The latest historical novel from Angela Hunt is Judah’s Wife (Bethany House), the second volume in her series set during the years between the Old Testament and the New Testament. This stunning look into the lives of the Maccabees shows a people holding tight to faith in even the darkest of times. The miraculous story of the courageous Maccabees is told through the eyes of Judah’s wife, who learns that love requires courage–and sacrifice. In this interview, Angela explains why she chose to write about the period when God appeared to be silent, shares the background of the Maccabees, and points out the lessons that today’s readers can learn from events that happened so long ago…

Why write about the Intertestamental Period? God was silent during that time, right?

God did not speak through his prophets during that time, but He certainly wasn’t napping, so surely He continued to speak to individuals in His still, small voice. For instance, we know He spoke to Simeon, the old man waiting to see the Messiah in the Temple. But God made no proclamations through His prophets. In the preceding years He had already told His people everything they needed to know about the coming Messiah.

This is a novel about the Maccabees—who were they, and why are they celebrated?

The Maccabees were followers of Judah/Judas Maccabees, the son of a priestly family who refused to capitulate to the ruling Seleucids who wanted to Hellenize the Jews. When Antiochus Epiphanes made it a capital crime to observe the Sabbath, circumcise baby boys, or refrain from eating pork and other unclean foods, the Maccabees fought back. Literally.

In the book, you mention that the celebration of Hanukah has its roots in events that took place during the time of the Maccabees. What is the connection with Hanukah, and why does a menorah symbolize that celebration?

After the Maccabees put the Seleucids to flight, they reclaimed the Temple, which had been desecrated in the most horrible ways imaginable. When they had finished cleansing it, they declared a festival—the word Hanukah means dedication.

Many Jews celebrate Hanukah with a menorah because a legend arose 600 years after the festival’s origination. The legend states that the priests found a vial of holy oil that had somehow escaped contamination by the pagan Seleucids. They poured the oil into a lamp, which miraculously burned for all seven days of the festival.

What lessons can a contemporary reader—Jewish or Christian—take from this book about the Maccabees? Is their story relevant to us today?

I believe the story is extremely relevant because our culture is becoming increasingly secular, and Christians are being pressed to conform to the world as never before. Of course, we should never be surprised or offended when people who do not believe in a holy God behave like people who do not believe in a holy God. The problem arises when we who DO believe are asked to accept and/or condone practices the Bible declares unacceptable for God’s people. Judeo-Christian principles once served as a basis for Western civilization, but now we are being asked to accept a fluid form of morality or be labeled “haters.” This is what the Jews faced under the Seleucid empire, only they faced death, not criticism on social media.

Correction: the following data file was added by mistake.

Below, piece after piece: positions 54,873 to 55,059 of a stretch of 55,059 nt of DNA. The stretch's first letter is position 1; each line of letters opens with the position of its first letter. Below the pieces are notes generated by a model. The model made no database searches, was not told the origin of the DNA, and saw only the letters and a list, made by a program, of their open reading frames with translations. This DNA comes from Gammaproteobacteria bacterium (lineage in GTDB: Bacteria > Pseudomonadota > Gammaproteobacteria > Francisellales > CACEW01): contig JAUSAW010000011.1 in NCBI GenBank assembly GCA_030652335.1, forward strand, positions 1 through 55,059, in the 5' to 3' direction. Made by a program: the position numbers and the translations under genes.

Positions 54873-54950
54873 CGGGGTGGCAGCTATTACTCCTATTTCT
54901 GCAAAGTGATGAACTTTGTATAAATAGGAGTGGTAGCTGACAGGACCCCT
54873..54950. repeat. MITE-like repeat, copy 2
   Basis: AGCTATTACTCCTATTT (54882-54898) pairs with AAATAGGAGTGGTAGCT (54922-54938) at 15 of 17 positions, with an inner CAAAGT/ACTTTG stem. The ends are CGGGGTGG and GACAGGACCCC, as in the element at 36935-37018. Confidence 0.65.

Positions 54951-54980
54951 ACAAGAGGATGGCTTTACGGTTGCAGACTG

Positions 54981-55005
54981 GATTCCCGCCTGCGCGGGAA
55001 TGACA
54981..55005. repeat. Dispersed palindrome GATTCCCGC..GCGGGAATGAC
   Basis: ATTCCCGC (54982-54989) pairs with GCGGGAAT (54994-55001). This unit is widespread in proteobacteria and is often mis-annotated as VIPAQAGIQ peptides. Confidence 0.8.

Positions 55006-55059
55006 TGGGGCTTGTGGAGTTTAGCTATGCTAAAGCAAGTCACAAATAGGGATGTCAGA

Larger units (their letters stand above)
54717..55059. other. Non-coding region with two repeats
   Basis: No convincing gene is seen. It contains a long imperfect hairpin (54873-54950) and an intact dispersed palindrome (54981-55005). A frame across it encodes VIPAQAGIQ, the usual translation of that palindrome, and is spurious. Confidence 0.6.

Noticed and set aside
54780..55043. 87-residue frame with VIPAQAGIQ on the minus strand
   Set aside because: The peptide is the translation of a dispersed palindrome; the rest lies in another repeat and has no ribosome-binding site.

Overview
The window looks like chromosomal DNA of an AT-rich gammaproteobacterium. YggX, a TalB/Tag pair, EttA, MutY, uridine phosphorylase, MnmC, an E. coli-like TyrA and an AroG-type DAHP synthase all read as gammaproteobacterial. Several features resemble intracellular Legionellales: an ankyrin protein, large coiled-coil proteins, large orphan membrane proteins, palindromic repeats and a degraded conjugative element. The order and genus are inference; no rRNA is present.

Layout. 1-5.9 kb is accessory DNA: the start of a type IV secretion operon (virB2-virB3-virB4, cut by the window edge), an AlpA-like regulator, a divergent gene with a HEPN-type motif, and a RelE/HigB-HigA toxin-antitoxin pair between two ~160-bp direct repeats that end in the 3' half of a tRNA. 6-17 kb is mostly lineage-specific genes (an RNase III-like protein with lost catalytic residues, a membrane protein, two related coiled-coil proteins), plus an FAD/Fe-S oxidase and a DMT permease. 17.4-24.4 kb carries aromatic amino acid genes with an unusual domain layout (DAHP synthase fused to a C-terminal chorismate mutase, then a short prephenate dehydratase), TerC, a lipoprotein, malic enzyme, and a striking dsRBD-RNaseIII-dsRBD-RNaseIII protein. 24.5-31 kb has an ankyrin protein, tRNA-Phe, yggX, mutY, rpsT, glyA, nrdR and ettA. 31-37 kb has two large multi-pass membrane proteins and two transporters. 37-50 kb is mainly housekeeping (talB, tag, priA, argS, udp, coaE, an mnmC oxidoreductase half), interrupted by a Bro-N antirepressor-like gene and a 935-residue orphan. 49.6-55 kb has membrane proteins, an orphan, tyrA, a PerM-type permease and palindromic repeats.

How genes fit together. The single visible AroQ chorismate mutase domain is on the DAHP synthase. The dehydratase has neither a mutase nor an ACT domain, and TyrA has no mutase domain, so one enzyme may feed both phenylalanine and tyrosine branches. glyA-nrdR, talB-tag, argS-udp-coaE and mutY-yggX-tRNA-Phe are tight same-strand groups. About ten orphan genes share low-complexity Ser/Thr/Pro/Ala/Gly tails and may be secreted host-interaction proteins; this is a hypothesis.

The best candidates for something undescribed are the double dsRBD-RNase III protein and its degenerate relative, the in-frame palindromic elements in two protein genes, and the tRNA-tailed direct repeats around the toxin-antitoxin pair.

The book’s characters frequently talk about “Hellenes,” or Jews who had set aside their Jewish faith in order to follow Greek customs and culture. Why were the religious Jews so opposed to the Hellenes? Aren’t we supposed to be culturally relevant?

If you can relate to the culture without compromising biblical standards of righteous living, great! If you must violate principles the Bible clearly declares, then we should be as steadfast as the righteous Jews who risked their lives to obey the Torah, God’s Word. If the Seleucid king had allowed the Jews to continue worshiping according to their beliefs, he would not have faced them in war. But when he began to put righteous Jews to death (in truly horrifying ways), the Maccabees took action, and God blessed them.

What book comes next in The Silent Years series?

The third book in The Silent Years series is Jerusalem’s Queen, a novel based on the life of Salome Alexandra. Who was she? Israel’s greatest queen, and a truly remarkable woman.

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About The Author

With nearly five million copies of her books sold worldwide, Angela Hunt has authored more than 100 works ranging from picture books to nonfiction books to novels. Her books have won the coveted Christy Award, several Angel Awards, and the Gold and Silver Medallions. In 2007, her novel The Note was a movie on the Hallmark channel. Romantic Times Book Club presented her with a Lifetime Achievement Award in 2006.